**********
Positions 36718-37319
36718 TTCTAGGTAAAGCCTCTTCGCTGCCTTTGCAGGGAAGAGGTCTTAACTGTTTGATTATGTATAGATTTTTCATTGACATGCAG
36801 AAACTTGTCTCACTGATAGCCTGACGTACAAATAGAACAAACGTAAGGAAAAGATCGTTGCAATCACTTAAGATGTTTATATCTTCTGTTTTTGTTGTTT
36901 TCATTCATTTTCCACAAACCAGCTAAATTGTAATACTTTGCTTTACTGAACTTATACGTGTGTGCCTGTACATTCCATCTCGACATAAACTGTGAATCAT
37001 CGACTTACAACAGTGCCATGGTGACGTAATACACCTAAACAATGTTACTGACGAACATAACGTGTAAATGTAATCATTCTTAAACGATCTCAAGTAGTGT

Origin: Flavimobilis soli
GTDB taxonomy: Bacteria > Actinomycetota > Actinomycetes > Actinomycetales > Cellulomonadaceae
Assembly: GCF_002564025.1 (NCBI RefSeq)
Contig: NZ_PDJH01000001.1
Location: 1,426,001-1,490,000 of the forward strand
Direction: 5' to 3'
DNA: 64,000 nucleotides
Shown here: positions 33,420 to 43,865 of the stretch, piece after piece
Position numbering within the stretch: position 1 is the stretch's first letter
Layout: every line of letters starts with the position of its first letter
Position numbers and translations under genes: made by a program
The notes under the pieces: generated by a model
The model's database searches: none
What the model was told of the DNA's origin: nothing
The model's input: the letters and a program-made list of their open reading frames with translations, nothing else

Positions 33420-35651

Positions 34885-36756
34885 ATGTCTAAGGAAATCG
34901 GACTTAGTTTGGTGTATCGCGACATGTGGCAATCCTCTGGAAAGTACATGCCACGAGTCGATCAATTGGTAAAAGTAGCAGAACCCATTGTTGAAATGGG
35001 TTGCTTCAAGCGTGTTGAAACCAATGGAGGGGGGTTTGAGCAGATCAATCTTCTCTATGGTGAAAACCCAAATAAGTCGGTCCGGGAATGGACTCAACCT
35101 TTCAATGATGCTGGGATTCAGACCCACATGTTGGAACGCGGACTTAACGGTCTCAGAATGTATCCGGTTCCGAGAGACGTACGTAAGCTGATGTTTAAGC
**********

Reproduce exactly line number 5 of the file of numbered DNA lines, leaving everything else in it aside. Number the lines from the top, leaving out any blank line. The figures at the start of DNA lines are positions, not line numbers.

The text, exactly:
37001 CGACTTACAACAGTGCCATGGTGACGTAATACACCTAAACAATGTTACTGACGAACATAACGTGTAAATGTAATCATTCTTAAACGATCTCAAGTAGTGT